82nd Airborne Division to induct third hall of fame class at Fort Bragg
By RACHAEL RILEY | The Fayetteville Observer | Published: July 8, 2020
FORT BRAGG, N.C. (Tribune News Service) — The 82nd Airborne Division will induct its third Hall of Fame Class on Thursday.
The ceremony will be at 9 a.m. and shown on Facebook.
The Hall of Fame started with 21 inductees in 2018 during All American Week, which celebrates past and present paratroopers.
Last year, 21 inductees were added, and this year another 12 will be added to include paratroopers involved in conflicts dating back to World War II.
"The 12 distinguished paratroopers in the All American Hall of Fame Class of 2020 embody the honor, valor and courage that defines service in America's Guard of Honor," said Lt. Col. Michael Burns, a spokesman for the division.
This year's class includes the Hall of Fame's two chaplains, two command sergeant majors, two Distinguished Cross recipients and two Silver Star recipients.
Here are this year's inductees:
— Col. Julian A. Cook participated in multiple World War II missions including jumping into Sicily in July 1943 followed by Salerno. Cook was the battalion executive officer for the 1-504th Parachute Infantry Regiment during the Italy campaign and returned to Holland for his third combat jump, Operation Market Garden. He commanded and led the Waal River crossing initiative Sept. 20, 1944, which earned him the Distinguished Service Cross.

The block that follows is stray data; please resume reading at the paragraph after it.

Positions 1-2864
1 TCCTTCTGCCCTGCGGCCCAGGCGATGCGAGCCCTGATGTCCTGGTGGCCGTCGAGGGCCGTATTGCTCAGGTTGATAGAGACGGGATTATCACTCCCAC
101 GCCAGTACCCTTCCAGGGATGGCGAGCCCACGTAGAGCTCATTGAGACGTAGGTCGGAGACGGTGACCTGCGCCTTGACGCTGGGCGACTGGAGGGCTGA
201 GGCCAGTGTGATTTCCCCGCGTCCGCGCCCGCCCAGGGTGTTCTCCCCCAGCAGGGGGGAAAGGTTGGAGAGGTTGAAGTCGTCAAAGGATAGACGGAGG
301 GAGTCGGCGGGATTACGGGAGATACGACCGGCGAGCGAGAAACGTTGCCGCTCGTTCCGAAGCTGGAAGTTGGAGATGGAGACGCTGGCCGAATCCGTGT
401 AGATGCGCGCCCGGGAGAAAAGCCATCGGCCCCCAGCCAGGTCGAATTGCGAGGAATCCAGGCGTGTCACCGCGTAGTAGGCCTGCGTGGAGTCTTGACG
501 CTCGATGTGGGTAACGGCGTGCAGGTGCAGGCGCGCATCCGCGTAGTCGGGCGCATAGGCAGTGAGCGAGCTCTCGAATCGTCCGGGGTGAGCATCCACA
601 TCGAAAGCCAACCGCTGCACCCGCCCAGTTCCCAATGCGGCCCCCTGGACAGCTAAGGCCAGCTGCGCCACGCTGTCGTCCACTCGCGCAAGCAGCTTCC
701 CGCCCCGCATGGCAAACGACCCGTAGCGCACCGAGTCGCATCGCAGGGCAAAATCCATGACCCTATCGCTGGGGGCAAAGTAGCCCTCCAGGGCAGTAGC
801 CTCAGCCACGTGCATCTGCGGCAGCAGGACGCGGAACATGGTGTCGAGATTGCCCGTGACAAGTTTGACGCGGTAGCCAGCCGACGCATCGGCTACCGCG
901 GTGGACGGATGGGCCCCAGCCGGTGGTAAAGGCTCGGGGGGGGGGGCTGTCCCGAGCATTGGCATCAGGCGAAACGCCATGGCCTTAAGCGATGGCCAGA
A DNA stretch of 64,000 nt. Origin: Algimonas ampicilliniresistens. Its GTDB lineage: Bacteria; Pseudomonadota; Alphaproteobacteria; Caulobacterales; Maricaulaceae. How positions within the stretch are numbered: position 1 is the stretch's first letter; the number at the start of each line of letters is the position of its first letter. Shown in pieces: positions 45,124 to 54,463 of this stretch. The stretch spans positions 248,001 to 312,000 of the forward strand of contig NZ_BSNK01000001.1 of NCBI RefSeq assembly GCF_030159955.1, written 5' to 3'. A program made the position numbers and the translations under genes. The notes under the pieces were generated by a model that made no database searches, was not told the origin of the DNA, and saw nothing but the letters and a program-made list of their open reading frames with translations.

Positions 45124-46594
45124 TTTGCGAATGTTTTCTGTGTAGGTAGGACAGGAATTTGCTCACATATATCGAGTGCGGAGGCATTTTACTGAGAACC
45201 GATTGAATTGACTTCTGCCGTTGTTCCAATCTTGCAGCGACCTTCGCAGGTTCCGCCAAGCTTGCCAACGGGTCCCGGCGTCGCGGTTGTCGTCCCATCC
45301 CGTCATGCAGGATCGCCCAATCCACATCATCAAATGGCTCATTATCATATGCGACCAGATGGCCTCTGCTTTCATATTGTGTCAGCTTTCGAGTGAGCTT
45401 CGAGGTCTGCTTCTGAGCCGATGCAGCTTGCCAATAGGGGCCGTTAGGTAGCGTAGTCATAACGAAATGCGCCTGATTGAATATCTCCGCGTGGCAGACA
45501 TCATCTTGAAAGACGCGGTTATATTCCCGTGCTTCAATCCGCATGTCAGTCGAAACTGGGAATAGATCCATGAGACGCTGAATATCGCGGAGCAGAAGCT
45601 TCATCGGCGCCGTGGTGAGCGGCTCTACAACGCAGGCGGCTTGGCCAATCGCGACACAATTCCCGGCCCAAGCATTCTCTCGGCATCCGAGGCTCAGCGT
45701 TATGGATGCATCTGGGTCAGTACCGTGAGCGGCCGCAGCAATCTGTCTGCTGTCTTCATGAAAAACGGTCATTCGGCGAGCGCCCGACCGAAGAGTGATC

Although his boatload suffered heavy casualties as a result of enemy fire, he guided the barge safely ashore and remained on the river bank to direct the remainder of his battalion coming ashore. He reorganized the remainder of the battalion during the 4,000-yard attack, until the Nijmegen bridge was reached and seized.
Cook commanded the 3-504th during the Battle of the Bulge and recommended capturing the town of Herresbach to surprise German forces. He led troops across the Siegfried Line into Germany, participating in the capture of Aachen — the first large German city captured by the Allies.
— Col. William Alexander Cunningham Jr. served during World War I and earned the Distinguished Service Cross, after he was wounded in the face by shrapnel but continued to lead his battalion through heavy shellfire near Sommerance, France, on Oct. 12, 1918. Cunningham later served as the professor of military studies at Clemson University from 1943 to 1946 and retired as a colonel in 1946.